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I understand that you can not extend the native types like Array and String in TypeScript (TS). I have some small extensions I have written using pure JS, that I would like to expose to TS. For example:

Array.prototype.first = function(testFunction) {
    if( typeof(testFunction) !== 'function' ) {
        return null;
    }

    var result = null;
    this.forEach(function(item){
        if( testFunction(item) ) {
            result = item;
            return;
        }
    });
    return result;
};

This is in Array.js. How do I expose the 'first' function to TS.

I have tried creating an Extensions.d.ts file which contains:

export declare var Array: {
    findItem(callback: Function);
}

And then reference that declaration in my app.ts:

/// <reference path="Extensions.d.ts" />

var x: string[] = new Array();
x.first(function (x) { return false; });

But app.ts doesn't seem to know about the first() function.

Is this possible?

EDIT: Ok, it seems that I need this in my .d.ts file:

interface Array<T> {
    first(callback: (Function : T) => boolean) : T;
}

So I guess I just need the following question answered. Consider:

String.format = function () {
    var formatString = arguments[0];
    if( arguments.length < 2 ) {
        return formatString;
    }
    var args = Array.prototype.slice.call(arguments, 1);
   //do formatting here
   return result;
}

How do I declare the static extensions ones?

share|improve this question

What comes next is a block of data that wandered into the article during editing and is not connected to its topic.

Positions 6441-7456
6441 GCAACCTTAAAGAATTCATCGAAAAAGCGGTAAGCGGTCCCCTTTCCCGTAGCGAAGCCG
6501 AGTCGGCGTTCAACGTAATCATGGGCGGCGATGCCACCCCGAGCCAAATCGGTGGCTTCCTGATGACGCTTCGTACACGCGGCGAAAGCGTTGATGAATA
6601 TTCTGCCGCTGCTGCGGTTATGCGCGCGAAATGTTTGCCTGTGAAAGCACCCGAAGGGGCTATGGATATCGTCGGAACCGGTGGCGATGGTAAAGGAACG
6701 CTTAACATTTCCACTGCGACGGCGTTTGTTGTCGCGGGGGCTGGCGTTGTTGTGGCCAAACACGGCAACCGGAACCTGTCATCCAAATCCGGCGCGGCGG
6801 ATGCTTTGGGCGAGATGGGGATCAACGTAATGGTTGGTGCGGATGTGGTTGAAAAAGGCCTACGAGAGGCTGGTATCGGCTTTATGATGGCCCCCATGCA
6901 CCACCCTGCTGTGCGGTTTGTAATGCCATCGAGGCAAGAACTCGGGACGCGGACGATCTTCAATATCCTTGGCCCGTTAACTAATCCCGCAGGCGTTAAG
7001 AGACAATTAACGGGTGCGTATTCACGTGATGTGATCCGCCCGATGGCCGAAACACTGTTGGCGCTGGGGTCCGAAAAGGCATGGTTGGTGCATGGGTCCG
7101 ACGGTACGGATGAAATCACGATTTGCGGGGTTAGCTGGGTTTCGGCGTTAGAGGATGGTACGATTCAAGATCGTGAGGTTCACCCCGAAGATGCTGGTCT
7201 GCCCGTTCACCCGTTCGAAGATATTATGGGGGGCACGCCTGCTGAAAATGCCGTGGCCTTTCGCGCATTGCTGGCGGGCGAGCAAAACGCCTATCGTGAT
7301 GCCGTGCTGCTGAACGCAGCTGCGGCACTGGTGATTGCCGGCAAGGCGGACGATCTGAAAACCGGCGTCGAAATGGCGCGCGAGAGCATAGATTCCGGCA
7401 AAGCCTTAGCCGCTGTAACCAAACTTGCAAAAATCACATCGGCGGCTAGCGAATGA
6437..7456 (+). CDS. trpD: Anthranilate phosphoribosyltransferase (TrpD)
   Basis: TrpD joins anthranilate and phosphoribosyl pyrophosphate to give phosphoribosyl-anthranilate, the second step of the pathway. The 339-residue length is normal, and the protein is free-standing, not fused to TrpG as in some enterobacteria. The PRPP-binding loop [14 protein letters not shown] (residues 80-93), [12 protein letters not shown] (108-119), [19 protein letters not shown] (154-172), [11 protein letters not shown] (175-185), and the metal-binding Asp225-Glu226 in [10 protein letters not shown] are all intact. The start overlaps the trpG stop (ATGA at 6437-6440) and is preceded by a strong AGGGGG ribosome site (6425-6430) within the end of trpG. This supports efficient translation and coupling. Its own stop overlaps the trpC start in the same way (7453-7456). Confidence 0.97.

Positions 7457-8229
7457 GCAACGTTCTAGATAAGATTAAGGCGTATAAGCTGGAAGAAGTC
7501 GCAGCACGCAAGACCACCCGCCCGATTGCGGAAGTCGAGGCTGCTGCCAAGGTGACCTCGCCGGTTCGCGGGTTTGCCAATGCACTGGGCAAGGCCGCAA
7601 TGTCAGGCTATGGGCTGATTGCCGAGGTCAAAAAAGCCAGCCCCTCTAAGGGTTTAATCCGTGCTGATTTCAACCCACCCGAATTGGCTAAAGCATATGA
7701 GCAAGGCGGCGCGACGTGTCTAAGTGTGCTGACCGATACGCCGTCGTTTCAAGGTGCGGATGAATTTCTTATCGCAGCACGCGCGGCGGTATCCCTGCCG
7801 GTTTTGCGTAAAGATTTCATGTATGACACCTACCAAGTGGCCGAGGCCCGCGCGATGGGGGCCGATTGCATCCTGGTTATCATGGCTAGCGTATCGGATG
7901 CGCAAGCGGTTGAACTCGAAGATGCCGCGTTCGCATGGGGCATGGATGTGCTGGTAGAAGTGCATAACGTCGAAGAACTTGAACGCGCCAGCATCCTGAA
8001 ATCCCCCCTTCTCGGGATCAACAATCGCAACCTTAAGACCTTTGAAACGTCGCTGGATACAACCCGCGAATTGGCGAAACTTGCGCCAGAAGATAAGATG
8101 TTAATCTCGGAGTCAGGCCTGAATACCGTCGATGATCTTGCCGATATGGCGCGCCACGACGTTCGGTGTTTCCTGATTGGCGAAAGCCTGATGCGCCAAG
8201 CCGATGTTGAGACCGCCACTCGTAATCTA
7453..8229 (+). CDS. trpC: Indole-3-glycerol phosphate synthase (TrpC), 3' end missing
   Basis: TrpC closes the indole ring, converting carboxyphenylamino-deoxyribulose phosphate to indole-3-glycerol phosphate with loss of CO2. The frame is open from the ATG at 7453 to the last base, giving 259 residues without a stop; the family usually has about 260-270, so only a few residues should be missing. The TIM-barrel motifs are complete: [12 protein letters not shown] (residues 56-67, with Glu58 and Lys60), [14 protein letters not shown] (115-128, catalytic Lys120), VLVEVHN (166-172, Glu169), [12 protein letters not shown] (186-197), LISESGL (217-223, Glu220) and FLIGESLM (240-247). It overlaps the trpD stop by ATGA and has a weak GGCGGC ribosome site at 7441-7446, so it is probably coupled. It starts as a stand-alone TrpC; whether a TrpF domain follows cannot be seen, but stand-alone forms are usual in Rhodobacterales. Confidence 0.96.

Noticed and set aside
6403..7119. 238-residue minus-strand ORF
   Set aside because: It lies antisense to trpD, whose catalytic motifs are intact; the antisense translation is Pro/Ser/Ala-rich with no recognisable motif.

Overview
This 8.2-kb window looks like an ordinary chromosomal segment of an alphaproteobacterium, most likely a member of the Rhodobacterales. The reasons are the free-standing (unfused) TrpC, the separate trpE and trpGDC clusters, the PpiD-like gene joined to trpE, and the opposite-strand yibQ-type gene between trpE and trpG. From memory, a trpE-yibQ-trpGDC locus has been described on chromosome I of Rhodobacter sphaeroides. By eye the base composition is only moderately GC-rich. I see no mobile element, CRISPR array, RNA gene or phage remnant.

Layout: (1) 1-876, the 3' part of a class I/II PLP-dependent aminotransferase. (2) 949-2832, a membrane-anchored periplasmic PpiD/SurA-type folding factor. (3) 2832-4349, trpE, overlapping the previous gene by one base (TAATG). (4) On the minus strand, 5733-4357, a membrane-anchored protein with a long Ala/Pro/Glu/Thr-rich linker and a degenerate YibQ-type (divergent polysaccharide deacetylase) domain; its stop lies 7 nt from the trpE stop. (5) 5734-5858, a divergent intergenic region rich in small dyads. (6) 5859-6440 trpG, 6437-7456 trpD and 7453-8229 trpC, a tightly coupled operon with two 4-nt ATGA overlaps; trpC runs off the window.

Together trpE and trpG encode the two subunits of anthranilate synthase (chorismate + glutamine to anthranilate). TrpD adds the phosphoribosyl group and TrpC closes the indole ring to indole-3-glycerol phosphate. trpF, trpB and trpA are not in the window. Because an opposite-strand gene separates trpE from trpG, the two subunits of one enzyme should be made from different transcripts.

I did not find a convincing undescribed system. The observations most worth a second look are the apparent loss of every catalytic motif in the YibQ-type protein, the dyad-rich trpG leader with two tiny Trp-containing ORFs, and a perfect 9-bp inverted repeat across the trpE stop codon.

possible duplicate of Extending Array in TypeScript –  WiredPrairie Apr 5 at 14:30

2 Answers 2

up vote 1 down vote accepted

How do I declare the static extensions ones?

Use module:

module String{
    export var format = function (...args:any[]) {
    var formatString = arguments[0];
    if( arguments.length < 2 ) {
        return formatString;
    }
    var args = Array.prototype.slice.call(arguments, 1);
   //do formatting here
   return result;
}

String.format();
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Adding extensions to the built-in types is intentionally difficult because it's really a bad idea.

What happens when your component adds a function called String.format and someone else writes a component that adds something called String.format with different behavior? Last in wins, programs randomly break, chaos ensues. Best case they are so different that your program fails immediately; worst case your program starts subtly corrupting data because it expects String.format to do one thing but it does something slightly different instead (e.g. rounds floating-point numbers instead of truncates).

If you're confident enough that you have determined the absolutely-correct version of what String.format should be, and that no one else who uses your code or whose code you use thinks the same way, then modify lib.d.ts yourself and use that in your projects. When you encounter some other (TypeScript) project that wants to use a custom lib.d.ts, then you can reconcile the differences and determine if you've both decided String.format would be nice to have, but have created competing implementations (since everyone who asks for this feature wants something called String.format, you can assume this will happen).

The best course of action if you think String should have a method called format is to contact the ECMAScript committee and ask them to add it. Short of that, please leave the built-in types alone. They have a hard enough life as is.

share|improve this answer
    
This is likely a better comment than a answer (no I didn't down vote). But anyway, yeah, I was aware of all the badness I was doing. But it is application code, that I won't be exporting. I wanted the naming similarity to .Net. But you are correct, there really is no valid reason I couldn't just put MyFavouriteString.format in my code in the places I have String.format. But when I see that in code, it always makes me feel like then all of string should be encapsulate, it feels weird to use two types for the same purpose. But it is food for thought, and I do agree with your points. –  sheamus Apr 5 at 17:52

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